05.05.2003 12:00 PM
FCC’s Powell says newspapers will “fare well” under ownership changes

FCC Chairman Michael Powell told newspaper executives last week that they are “likely to fare well” under the FCC’s upcoming ownership rules changes.

Powell made the comment in response to an audience question following a speech to the Newspaper Association of America in Seattle. “I’m confident there’s going to be a very good result across the board on June 2,” Powell said, noting the date on which the ownership vote is scheduled to take place.

Powell argued that FCC research—considered highly suspect by his critics—shows that cross-owned media properties offer more news programming and win more news awards than independent news outlets. He also said that fierce competition for viewers and readers—not consolidation of corporate ownership—has led to blander news coverage.

Though most newspaper executives are supportive of the proposed FCC rule change allowing newspapers to own local television stations, Powell received some criticism. Editor and Publisher, the newspaper trade publication, reported that Seattle Times publisher Frank Blethen thinks the FCC is keeping the public in the dark about the rules change process, which he fears will lead to fewer journalistic voices.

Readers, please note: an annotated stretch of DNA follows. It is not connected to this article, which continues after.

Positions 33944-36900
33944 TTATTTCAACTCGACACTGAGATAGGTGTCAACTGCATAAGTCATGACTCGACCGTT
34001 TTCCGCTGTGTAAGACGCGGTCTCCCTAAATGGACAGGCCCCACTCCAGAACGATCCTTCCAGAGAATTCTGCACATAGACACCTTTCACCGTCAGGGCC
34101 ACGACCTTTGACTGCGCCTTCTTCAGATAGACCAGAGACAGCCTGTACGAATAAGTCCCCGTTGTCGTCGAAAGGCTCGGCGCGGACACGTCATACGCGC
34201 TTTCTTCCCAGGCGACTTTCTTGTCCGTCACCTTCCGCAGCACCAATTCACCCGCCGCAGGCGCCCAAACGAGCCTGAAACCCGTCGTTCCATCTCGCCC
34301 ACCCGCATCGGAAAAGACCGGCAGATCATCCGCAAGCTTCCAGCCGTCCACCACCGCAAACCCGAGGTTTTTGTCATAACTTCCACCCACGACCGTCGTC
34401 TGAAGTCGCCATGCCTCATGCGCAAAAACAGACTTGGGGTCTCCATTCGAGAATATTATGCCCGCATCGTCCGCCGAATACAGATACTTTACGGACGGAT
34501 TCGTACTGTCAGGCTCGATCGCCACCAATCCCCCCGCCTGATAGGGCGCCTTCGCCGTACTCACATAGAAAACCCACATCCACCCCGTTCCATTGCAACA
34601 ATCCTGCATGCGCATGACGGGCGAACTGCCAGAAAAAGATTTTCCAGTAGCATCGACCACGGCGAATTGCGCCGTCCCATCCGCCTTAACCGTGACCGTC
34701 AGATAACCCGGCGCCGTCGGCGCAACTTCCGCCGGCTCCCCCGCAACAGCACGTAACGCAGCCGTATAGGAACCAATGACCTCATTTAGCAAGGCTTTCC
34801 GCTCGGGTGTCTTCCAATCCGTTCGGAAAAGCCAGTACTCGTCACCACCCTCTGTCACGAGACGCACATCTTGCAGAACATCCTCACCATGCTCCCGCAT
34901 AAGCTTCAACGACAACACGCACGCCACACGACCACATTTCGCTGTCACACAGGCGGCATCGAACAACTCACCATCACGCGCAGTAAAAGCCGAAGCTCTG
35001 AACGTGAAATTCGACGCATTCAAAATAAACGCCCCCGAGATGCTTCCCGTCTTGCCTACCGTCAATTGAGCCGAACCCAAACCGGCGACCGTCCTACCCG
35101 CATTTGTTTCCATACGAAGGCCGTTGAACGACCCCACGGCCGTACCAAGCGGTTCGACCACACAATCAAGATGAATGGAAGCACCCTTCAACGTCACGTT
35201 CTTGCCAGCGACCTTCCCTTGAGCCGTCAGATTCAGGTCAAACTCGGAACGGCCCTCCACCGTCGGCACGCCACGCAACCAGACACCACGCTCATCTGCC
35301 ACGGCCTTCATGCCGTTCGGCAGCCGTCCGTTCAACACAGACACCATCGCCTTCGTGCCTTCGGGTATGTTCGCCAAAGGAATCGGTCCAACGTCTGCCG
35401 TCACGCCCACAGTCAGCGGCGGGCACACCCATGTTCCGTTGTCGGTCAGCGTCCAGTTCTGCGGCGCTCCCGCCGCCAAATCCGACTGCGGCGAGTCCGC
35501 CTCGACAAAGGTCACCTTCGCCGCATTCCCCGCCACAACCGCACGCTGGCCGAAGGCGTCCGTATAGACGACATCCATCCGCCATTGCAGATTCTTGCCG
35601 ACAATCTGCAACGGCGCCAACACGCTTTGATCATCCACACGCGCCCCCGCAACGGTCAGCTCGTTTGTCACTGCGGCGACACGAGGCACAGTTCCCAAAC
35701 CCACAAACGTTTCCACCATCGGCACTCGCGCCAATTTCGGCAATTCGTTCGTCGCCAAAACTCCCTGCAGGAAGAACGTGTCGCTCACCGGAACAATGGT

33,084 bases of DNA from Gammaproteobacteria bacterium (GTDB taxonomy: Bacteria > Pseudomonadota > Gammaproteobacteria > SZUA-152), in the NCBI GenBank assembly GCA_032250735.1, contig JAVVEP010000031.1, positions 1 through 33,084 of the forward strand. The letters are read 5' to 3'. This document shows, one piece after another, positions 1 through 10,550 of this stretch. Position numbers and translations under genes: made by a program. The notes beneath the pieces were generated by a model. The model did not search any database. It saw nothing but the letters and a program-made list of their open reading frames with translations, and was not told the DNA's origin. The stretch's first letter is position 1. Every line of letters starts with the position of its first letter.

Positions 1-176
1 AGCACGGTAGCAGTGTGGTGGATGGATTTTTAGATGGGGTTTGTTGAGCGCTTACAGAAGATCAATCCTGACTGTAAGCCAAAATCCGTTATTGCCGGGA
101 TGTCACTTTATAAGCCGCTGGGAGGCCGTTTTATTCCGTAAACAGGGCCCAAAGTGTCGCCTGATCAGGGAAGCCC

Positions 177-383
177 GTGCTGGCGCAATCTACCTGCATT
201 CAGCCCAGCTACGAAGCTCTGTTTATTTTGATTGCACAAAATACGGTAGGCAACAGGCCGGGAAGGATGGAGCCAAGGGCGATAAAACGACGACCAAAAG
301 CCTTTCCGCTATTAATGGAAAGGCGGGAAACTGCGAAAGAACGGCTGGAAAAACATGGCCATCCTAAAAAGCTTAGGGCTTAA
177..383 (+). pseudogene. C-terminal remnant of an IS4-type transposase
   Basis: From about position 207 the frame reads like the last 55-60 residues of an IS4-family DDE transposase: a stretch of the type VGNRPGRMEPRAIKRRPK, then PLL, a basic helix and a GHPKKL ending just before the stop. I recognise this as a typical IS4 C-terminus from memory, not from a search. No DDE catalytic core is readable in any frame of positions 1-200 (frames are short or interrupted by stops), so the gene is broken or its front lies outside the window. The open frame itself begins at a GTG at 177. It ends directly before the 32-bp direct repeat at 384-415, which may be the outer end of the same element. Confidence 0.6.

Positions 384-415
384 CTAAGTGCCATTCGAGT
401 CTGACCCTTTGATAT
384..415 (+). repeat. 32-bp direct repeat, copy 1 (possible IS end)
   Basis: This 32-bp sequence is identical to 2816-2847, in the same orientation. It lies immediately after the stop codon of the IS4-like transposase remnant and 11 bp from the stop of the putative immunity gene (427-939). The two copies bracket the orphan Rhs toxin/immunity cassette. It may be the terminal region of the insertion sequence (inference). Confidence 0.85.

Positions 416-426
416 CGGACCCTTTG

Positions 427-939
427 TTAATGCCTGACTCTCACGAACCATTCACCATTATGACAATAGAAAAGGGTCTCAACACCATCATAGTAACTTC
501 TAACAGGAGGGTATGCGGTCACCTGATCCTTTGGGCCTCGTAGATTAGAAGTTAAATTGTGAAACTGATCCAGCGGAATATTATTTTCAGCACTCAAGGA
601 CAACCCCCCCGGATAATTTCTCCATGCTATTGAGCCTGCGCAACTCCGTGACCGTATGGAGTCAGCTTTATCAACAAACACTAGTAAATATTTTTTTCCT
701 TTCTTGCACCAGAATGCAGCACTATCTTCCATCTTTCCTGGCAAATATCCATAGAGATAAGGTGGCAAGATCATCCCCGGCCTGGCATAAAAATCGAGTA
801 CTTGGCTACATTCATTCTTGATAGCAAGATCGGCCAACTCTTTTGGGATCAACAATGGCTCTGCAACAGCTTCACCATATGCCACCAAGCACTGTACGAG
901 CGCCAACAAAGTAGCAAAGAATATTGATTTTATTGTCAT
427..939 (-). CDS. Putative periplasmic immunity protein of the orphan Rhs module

“People ought to be scared to death when you have a handful of big businesses that are getting bigger, that are going to control all the conduits of information,” he said. Blethen predicted deregulation would lead to a frenzy of consolidation, which would then unleash public opposition to the rule changes.

For more information visit www.fcc.gov and www.editorandpublisher.com

Back to the top

Post New Comment
If you are already a member, or would like to receive email alerts as new comments are
made, please login or register.

Enter the code shown above:

(Note: If you cannot read the numbers in the above
image, reload the page to generate a new one.)

No Comments Found

Tuesday 03:07 PM
WMUR-TV Says FAA Drone Rules Preclude ENG
The FAA’s current rules and proposed ban on flight over people, requirement of visual line of sight and restriction on nighttime flying, effectively prohibit broadcasters from using UAS for newsgathering. ~ WMUR-TV General Manager Jeff Bartlett

Featured Articles
Product News
Discover TV Technology